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1949 Healey Silverstone


Chassis D1 & Superb History

  • Colour : Met. Green
  • Trim Colour : Black
  • Chassis No : D1
  • Engine No : D18532AA
  • Registration : French
  • CC : 2443 cc.

"The Healey 'Silverstone' is remarkable not only because it handles as well as any modern car we have driven and gives vivid acceleration and a maximum speed of over 100mph, but because it achieves this performance on less than 2.5 litres and with a 3.5-to-1 axle ratio, so that economy of petrol is quite unexpected. Over and above its performance capabilities it is so docile and pleasant to drive that learner-drivers feel at home in it, it is entirely devoid of temperament, and, if it is not beautiful in appearance, its lines have a satisfying functional simplicity" (Bill Boddy writing in Motorsport, November 1949).

Model Background :

Announced in July 1949, the 'Silverstone' was arguably the most famous car to carry the Healey badge. Drawing on experience gained from the earlier Westland and Elliot models, its steel ladder-frame chassis was both massively strong and commendably light (circa 150lbs). Boasting six-inch deep side members, the cruciform-braced structure was equipped with trailing-arm independent front suspension, a coil-sprung but Panhard rod located 'live' rear axle and four-wheel hydraulic drum brakes (11-inch front / 10-inch rear).

Sourced from Riley in an effort to keep costs down, the Silverstone's drivetrain consisted of a 2443cc four-cylinder engine allied to four-speed manual transmission. Notable for its twin camshafts (nestling high on the block), the powerplant was fed by twin SU carburettors. Mounted notably far back in the chassis, it was credited with some 104bhp and 134lbft of torque, while, the synchromesh gearbox was praised for its smooth but firm action (Bill Boddy musing that "someone in Lord Nuffield's establishment must be a gearbox-wizard).

Wonderfully purposeful, the model's stressed-skin alloy body incorporated a number of ingenious touches such as a partially retractable windscreen and letterbox slot for the spare wheel that saw it double up as a rear bumper etc. Fitted with cycle wings, rudimentary weather equipment and a 16-gallon fuel tank, the Healey Silverstone weighed just 18.5cwt. Thus, able to claim a power to weight ratio in excess of 100bhp per ton, it promised and delivered invigorating performance.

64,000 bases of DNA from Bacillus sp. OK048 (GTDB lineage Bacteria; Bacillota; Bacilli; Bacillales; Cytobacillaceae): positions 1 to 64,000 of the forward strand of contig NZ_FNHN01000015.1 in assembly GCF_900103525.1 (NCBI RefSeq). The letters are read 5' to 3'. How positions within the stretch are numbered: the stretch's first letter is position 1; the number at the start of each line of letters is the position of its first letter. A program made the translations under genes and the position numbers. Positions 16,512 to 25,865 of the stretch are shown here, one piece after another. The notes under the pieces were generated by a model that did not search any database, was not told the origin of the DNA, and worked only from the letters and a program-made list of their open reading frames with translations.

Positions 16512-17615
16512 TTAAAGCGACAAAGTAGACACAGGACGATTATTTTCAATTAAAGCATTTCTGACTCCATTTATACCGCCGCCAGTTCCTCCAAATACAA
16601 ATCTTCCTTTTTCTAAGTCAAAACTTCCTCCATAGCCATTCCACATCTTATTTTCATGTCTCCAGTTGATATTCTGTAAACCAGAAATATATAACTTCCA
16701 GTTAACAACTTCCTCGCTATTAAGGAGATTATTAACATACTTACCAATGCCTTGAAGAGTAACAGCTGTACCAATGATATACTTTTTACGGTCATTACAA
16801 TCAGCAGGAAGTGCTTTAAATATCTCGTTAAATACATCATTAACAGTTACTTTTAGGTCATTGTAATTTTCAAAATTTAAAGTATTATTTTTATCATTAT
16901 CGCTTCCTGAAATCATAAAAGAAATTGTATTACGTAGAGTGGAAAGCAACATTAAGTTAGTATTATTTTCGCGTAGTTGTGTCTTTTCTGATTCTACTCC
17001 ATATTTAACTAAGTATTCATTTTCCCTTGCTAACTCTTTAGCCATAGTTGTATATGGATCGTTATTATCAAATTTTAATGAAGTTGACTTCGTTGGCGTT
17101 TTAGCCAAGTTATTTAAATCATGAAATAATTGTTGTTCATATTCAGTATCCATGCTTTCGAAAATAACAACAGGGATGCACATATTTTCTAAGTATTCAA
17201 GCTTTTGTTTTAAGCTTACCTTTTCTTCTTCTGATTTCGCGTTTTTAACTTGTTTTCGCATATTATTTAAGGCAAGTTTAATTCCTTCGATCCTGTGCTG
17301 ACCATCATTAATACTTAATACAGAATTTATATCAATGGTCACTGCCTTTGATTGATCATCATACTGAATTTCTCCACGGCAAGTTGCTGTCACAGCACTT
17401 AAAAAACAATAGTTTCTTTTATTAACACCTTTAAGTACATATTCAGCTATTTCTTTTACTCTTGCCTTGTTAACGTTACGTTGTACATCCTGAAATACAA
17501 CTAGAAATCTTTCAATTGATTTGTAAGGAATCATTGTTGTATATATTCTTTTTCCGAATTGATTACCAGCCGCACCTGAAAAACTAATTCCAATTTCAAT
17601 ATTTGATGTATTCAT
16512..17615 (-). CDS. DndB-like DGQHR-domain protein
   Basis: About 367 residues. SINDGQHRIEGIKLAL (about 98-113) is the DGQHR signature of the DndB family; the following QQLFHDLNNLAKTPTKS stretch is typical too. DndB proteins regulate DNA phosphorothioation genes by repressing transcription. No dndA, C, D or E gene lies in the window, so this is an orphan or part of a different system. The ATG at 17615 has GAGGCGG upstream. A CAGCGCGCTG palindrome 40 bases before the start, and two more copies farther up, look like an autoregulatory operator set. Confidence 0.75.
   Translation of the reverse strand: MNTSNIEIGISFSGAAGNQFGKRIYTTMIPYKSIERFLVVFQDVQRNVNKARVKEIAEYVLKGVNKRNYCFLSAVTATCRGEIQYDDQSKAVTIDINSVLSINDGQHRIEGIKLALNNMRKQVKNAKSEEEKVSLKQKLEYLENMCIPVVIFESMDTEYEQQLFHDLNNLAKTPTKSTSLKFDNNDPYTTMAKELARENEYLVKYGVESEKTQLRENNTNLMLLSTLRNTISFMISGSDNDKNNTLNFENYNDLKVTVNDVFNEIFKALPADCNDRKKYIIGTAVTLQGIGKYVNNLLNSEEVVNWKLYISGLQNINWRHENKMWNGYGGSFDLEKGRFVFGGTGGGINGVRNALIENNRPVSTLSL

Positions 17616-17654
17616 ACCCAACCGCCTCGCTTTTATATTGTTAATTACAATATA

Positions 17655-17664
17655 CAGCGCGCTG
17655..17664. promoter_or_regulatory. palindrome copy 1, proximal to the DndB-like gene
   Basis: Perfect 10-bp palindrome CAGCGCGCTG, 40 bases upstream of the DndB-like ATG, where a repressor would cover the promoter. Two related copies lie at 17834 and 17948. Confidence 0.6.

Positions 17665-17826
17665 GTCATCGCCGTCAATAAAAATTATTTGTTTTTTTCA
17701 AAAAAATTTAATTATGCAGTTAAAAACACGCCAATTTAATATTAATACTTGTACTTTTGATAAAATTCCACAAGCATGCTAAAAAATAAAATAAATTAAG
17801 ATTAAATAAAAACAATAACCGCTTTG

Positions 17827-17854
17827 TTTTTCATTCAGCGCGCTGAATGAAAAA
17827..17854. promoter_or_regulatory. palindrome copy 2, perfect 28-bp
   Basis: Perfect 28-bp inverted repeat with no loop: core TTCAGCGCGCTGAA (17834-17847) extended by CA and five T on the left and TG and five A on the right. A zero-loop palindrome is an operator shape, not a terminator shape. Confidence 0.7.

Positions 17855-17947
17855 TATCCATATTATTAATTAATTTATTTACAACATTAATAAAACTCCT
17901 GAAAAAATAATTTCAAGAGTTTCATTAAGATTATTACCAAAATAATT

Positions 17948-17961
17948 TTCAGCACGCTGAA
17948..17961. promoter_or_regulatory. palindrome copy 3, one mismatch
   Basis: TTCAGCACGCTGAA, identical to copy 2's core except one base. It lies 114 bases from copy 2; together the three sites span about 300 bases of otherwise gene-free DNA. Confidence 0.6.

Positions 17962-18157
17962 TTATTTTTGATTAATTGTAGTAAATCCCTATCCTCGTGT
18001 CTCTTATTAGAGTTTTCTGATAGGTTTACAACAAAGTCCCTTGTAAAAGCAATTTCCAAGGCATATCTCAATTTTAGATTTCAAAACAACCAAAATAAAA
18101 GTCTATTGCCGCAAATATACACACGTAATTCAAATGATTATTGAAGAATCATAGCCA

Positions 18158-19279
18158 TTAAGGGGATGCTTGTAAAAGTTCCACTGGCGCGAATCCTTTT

Although fast, easy to handle and surprisingly durable, the Healey Silverstone was not cheap. Priced at £1,246 11s 8d, it was only £20 less expensive than a Jaguar XK120. Nevertheless, the works team's fantastic showing at Silverstone in August 1949 ensured a steady stream of enquiries from amateur and professional racing drivers alike. Sidelined by the Nash-Healey, Silverstone production petered out in September 1950 after 105 cars had left the Warwick factory.

Specific History :

1949 Healey Silverstone (Chassis Number D1)

The first Healey Silverstone production car, chassis number D1 was also one of three Works competition entries to contest the August 1949 BRDC International Trophy Race at Silverstone. Driven round the famous Northamptonshire circuit by the French Ace Louis Chiron, its strong run to sixth overall (fourth in class) against Jaguar XK120 and Frazer-Nash Le Mans Replica opposition helped secure the coveted Team Prize for Healey (as well as earning the model's 'Silverstone' moniker).

Subsequently campaigned by N.D. Yates, chassis number D1 took part in various BARC races at Goodwood during 1950 / 1951 before succumbing to full time road use. Road registered as 'GCY 154', it was in single ownership between 1968 and 1990. Incorrectly, thought for many years to have begun life as 'JAC 100' (prototype chassis number X2) and therefore to have been driven to a class win (second overall) on the 1949 Alpine Rally by Donald Healey and Ian Appleyard, it was granted its earlier sibling's registration number by the DVLA in 1990.

Restored several times over the last fifty-seven years with a new engine in summer 2008, it has been featured in the following texts: 'Profile Publications' by Peter Browning (1967), 'More Healeys' by Geoffrey Healey (1990) and 'The Healey Book' by Bill Emerson (2002).

Occupying a very special place in Healey Silverstone history as the first production car, chassis number D1 is potentially eligible for a host of prestigious events like the Monaco Historique.

The car participate to the 1000 Miglia in 2008.

New FIA papers

Price : POA